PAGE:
An item in a list of news reports over at Primordial Blog caught my eye this evening. It is a report in CBC News about a paper in the most recent issue of the journal Geology describing what is believed to be ichnofossils in 3.5 billion years pillow basalts from Australia.
Ichnofossils, or trace fossils are not the remains of organisms themselves but tracks left by organisms that become preserved. In this case the traces are tunnels in the volcanic rock presumably left by microorganisms as they degraded the rock to mobilize nutrients contained within. The images on the left are from a 1998 report (Fisk, M. R., Giovannoni, S. J. & Thorseth, I. H. (1998) Alteration of Oceanic Volcanic Glass: Textural Evidence of Microbial Activity. Science, 281, 978-980.) describing these tunnels from oceanic basalts. The scale bars are 50 and 10 microns long in the top and bottom panels respectively.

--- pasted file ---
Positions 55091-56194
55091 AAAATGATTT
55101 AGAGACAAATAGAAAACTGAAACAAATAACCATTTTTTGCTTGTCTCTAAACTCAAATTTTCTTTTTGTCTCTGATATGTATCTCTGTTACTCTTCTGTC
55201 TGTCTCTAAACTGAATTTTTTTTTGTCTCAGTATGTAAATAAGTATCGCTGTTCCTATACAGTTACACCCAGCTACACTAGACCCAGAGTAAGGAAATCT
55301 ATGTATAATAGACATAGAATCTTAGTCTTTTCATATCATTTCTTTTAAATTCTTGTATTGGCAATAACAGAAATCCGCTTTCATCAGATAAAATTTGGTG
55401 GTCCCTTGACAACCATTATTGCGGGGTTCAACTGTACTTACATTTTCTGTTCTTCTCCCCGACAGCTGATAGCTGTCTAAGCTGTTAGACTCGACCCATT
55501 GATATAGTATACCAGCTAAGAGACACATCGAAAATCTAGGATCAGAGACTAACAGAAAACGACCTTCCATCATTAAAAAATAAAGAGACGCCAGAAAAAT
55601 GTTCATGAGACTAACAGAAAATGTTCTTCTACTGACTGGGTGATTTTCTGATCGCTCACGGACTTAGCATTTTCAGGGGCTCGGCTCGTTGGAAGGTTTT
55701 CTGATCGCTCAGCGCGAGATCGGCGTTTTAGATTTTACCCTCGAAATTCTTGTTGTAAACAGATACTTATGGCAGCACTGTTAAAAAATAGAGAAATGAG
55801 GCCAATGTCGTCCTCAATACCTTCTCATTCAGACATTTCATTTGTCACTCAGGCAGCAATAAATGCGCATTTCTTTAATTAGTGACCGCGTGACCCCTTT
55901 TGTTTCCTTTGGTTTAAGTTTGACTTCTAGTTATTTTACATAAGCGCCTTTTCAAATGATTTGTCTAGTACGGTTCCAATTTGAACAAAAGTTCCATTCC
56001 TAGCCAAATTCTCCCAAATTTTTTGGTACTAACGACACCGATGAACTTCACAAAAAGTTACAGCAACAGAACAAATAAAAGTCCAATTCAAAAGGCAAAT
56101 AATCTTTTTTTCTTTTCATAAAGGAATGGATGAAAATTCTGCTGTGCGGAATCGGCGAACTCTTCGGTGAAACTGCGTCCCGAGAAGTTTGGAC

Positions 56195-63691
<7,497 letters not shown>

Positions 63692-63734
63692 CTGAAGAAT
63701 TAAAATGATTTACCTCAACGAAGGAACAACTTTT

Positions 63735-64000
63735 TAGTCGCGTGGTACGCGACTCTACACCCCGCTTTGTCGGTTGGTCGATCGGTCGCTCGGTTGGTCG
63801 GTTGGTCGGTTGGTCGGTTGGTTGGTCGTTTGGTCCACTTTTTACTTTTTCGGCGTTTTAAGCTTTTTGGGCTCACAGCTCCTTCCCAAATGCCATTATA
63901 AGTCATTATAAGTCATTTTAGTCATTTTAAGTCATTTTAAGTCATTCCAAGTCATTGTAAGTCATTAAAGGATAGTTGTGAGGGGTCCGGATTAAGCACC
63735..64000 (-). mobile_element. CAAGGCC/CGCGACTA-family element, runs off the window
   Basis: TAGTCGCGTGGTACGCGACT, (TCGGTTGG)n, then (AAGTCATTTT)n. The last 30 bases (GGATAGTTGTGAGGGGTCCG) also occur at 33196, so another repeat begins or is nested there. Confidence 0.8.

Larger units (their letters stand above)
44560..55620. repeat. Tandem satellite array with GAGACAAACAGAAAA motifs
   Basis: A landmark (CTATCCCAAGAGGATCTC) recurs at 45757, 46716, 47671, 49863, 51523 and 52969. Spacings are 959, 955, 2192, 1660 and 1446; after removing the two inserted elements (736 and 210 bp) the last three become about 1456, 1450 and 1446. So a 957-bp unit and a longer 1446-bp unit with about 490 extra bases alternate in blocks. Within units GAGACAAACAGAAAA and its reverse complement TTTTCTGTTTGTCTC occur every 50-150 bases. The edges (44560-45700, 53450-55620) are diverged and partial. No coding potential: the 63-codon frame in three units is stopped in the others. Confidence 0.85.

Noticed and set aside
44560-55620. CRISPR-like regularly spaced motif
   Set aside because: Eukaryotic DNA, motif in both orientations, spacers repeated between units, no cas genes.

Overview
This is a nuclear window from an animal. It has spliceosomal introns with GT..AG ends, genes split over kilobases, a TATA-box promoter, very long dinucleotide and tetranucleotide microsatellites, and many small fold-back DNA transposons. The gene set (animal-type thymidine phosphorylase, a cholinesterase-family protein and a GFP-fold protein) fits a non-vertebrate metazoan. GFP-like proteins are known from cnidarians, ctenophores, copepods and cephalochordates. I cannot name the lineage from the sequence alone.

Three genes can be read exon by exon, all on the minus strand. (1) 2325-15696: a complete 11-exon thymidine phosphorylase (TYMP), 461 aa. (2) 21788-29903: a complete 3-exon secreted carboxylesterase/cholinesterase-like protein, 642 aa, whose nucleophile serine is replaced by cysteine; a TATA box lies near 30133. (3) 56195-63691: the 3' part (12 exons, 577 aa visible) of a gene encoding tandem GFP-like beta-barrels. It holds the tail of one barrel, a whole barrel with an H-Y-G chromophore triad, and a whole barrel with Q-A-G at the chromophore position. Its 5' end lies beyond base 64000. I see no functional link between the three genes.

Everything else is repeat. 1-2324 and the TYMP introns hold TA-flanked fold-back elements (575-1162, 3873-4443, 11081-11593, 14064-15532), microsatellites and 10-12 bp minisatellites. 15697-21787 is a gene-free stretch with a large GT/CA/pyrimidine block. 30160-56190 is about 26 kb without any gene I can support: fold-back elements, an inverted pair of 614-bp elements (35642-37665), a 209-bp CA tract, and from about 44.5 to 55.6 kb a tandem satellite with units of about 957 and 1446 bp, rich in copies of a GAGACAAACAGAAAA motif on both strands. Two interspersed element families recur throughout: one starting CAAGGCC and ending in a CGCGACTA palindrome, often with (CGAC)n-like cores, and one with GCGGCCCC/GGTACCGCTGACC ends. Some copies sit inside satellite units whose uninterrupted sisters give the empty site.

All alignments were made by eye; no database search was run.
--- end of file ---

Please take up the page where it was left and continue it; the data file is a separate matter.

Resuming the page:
There is some controversy over whether these tunnels are due to the activity of microbes or are the result of some poorly understood form of abiotic chemical weathering. These images are not easy to get as the rock has to be cut into think slices with a diamond saw and then polished to allow light through. The sections that were used to take the images shown here were 30 microns thick.